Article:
Propelled by the news of these accelerating impacts, some of the world's leading climate scientists have now revised the highest safe level of CO2 to 350 parts per million. That's the last number you need to know, and the most important. It's the safety zone for planet earth. As James Hansen of America's National Aeronautics and Space Administration, the first scientist to warn about global warming more than two decades ago, wrote recently, "If humanity wishes to preserve a planet similar to that on which civilization developed and to which life on Earth is adapted, paleoclimate evidence and ongoing climate change suggest that CO2 will need to be reduced from its current 385 ppm to at most 350 ppm."
That will be a hard task, but not impossible. We need to stop taking carbon out of the ground and putting it into the air. Above all, that means we need to stop burning so much coal—and start using solar and wind energy and other such sources of renewable energy –while ensuring the Global South a fair chance to develop. If we do, then the earth’s soils and forests will slowly cycle some of that extra carbon out of the atmosphere, and eventually CO2 concentrations will return to a safe level. By decreasing use of other fossil fuels, and improving agricultural and forestry practices around the world, scientists believe we could get back to 350 by mid-century. But the longer we remain in the danger zone—above 350—the more likely that we will see disastrous and irreversible climate impacts. [solutions images]
Every year since 1992, the United Nations hosts a two-week long conference for world leaders to meet and discuss what to do to about the global threat of climate change.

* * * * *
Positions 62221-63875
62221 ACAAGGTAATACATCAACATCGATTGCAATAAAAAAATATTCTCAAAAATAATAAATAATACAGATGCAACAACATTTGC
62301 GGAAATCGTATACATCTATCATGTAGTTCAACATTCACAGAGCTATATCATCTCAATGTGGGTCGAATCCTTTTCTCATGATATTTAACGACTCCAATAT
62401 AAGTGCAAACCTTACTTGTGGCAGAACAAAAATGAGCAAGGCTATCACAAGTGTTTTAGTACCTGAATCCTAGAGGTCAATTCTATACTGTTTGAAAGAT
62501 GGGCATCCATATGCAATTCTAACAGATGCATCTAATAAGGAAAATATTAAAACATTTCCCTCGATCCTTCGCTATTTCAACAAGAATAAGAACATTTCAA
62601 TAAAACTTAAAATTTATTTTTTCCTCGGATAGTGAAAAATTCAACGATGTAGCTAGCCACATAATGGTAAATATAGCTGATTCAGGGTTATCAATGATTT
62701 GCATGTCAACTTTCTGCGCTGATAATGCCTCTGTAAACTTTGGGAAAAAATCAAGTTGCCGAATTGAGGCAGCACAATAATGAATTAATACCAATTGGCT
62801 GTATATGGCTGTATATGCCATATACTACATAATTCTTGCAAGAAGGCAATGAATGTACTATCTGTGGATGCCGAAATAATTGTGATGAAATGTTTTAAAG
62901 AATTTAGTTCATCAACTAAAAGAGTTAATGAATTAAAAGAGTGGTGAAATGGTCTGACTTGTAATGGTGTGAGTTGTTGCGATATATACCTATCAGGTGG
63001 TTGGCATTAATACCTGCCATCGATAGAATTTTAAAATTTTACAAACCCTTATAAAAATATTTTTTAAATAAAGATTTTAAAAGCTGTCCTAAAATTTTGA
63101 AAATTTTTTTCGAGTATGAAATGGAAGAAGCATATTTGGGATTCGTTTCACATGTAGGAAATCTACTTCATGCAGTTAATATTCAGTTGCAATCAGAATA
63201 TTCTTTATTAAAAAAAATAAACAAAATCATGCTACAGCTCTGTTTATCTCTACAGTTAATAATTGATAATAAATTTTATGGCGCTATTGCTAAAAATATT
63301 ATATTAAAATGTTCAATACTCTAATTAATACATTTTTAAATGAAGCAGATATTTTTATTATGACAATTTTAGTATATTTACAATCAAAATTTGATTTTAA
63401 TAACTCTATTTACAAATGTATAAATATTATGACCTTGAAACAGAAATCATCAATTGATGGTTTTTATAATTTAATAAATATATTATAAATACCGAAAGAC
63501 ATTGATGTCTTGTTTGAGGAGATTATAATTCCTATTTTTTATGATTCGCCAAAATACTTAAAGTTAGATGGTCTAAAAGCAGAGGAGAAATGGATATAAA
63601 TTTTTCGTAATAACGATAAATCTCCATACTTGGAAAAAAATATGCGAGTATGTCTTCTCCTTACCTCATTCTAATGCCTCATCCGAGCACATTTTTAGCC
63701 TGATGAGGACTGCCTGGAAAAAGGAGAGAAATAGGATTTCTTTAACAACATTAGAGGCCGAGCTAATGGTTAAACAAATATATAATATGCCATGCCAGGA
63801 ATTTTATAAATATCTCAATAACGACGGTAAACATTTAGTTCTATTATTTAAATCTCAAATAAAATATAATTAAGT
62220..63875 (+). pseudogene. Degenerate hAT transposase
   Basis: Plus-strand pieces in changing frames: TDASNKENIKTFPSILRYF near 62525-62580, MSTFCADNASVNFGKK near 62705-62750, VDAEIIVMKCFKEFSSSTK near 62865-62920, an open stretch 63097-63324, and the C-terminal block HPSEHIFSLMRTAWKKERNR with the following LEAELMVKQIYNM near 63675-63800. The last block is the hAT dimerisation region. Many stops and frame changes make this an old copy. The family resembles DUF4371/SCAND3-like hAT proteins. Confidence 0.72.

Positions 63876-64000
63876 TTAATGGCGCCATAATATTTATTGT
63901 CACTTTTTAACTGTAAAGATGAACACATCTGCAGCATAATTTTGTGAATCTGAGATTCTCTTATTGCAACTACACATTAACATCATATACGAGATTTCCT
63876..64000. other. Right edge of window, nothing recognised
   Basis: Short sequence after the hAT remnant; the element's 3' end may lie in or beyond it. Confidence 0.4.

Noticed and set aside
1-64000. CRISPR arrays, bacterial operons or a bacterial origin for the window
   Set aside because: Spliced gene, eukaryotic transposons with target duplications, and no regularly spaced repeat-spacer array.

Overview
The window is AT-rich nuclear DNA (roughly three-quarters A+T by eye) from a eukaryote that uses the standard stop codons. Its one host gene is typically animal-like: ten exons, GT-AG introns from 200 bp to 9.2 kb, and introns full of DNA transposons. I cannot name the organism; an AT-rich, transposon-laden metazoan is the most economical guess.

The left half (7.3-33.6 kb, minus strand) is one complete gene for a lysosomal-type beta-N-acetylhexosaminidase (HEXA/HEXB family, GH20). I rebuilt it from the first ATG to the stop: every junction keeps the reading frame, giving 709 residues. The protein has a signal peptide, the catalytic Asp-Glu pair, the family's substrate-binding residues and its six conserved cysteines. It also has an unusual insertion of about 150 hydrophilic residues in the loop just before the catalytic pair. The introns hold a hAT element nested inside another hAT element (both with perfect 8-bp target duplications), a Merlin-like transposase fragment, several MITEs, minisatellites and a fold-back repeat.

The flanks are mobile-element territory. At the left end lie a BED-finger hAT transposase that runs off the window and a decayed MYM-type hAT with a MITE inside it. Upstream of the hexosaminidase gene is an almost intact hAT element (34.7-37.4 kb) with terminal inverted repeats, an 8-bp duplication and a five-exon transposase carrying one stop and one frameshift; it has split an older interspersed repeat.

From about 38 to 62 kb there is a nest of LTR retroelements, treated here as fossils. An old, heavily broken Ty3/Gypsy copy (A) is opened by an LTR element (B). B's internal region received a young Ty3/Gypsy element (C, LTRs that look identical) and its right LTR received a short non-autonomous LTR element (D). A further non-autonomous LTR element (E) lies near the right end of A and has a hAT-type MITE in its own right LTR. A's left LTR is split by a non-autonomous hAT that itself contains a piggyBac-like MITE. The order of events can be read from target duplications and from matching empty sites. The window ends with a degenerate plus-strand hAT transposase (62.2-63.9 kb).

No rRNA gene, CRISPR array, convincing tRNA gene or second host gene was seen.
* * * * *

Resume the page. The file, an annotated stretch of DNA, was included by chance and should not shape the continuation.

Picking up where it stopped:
In December of 2009, this meeting will be in Copenhagen, Denmark. There, delegates, non-governmental organizations, and businesses from every nation will meet to finalize a new global climate change agreement.
It is crucial that decision-makers at this meeting understand and are held accountable to crafting policy that is informed by the most recent science.
Just over a year old, 350 is a relatively new target being discussed in the scientific community, compared to 450ppm or 2 degrees Celsius that the Intergovernmental Panel on Climate Change supports. Currently many policy-makers, institutions, and NGOs are still supporting targets that are out of date and greatly increase the risk of catastrophic climatic changes.
Yet at the last UN climate negotiations in Poland at the end of 2008, the 350 target began to attract more endorsers as new scientific reports and evidence of early impacts made it clear that we are already above the safe level for CO2. In his annual speech, Nobel laureate Al Gore told delegates to the most recent climate negotiating session that we must now ‘toughen our goal’ to 350ppm.
At the same meetings, 40 of the most vulnerable nations who will feel the impacts of climate change first and worst, the Alliance of Small Island States (AOSIS) and the Least Developed Countries (LDC’s), included in their policy statements the need to adopt a much stronger target than those currently being debated, and to support a 350ppm target. Said Leon Charles, chair AOSIS, “Two degrees C is really not a safe level for small island states. For many of them it would be like a death sentence in the long run.” It's no small task, but for people and nations everywhere, we need to make sure all of the world’s decision makers pay attention to the most recent science that is telling us 350 is the right target to aim for that can ensure an equitable future safe from climate catastrophe.
With your help, we can spread this important piece of information to our fellow citizens, communities, countries, and the world. For more in-depth information on climate science, policy, and solutions, please see our list of recommended resources below.